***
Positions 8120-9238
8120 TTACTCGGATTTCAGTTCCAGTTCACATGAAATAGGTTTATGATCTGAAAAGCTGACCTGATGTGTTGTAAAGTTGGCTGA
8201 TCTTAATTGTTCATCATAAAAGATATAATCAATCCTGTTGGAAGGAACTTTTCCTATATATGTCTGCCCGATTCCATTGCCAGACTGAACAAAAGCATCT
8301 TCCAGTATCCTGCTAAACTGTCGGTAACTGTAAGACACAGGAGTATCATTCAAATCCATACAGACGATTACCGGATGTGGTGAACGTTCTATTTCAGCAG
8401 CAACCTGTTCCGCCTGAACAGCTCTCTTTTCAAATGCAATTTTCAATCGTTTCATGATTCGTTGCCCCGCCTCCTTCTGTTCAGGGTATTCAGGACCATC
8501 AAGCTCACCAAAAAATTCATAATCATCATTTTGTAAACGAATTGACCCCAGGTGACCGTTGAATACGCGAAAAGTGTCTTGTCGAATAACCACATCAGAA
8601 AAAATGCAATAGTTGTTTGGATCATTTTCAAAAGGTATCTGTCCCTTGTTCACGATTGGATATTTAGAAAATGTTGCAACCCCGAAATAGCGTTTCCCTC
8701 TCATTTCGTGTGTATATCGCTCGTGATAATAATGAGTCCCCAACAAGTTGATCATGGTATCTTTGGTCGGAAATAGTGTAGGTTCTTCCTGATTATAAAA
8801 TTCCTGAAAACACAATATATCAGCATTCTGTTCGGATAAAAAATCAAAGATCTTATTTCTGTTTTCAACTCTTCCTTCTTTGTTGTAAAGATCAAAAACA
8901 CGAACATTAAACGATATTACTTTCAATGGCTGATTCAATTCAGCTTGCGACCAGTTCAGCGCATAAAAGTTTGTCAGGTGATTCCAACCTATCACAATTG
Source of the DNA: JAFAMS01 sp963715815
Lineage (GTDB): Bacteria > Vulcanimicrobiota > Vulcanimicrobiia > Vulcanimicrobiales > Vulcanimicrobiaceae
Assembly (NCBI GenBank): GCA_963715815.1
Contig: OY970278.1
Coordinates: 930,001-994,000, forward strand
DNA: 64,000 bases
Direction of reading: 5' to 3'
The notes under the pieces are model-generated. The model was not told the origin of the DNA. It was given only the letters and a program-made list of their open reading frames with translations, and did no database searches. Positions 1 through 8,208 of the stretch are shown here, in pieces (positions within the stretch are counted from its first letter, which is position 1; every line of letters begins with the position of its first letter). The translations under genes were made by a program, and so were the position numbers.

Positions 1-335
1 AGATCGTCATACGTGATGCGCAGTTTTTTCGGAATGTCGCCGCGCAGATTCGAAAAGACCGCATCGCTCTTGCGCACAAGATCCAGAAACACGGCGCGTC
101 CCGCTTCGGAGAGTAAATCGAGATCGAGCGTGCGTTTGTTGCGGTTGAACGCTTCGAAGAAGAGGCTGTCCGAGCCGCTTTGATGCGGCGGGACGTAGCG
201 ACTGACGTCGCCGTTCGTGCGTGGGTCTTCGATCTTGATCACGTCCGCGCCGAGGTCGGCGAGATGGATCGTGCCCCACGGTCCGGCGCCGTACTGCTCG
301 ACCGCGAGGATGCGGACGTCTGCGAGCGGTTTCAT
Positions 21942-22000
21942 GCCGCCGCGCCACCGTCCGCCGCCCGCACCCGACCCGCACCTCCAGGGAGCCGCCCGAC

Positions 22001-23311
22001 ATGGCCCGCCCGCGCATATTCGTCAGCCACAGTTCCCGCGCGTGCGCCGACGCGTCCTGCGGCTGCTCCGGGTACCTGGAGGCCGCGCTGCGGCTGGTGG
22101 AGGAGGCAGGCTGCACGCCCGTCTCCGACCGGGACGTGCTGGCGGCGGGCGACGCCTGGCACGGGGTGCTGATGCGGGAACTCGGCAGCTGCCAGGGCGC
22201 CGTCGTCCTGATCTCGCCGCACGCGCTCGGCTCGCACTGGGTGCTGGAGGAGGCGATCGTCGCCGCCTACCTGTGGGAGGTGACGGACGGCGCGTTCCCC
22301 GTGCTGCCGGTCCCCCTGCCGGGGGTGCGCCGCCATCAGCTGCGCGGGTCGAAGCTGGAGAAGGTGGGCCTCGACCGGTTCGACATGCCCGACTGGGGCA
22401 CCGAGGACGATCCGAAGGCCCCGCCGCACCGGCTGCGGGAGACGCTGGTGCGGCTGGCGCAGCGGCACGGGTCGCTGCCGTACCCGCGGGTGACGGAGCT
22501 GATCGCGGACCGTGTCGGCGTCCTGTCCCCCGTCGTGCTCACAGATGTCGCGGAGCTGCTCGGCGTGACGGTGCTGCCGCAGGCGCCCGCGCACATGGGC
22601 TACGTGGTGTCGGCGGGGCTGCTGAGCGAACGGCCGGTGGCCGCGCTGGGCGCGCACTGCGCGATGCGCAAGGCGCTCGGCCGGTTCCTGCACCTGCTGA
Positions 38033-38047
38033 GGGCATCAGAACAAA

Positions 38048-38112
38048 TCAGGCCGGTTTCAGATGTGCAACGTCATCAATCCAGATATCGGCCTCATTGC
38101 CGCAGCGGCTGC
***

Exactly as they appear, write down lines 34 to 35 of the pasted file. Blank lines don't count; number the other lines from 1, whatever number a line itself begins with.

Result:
Positions 38033-38047
38033 GGGCATCAGAACAAA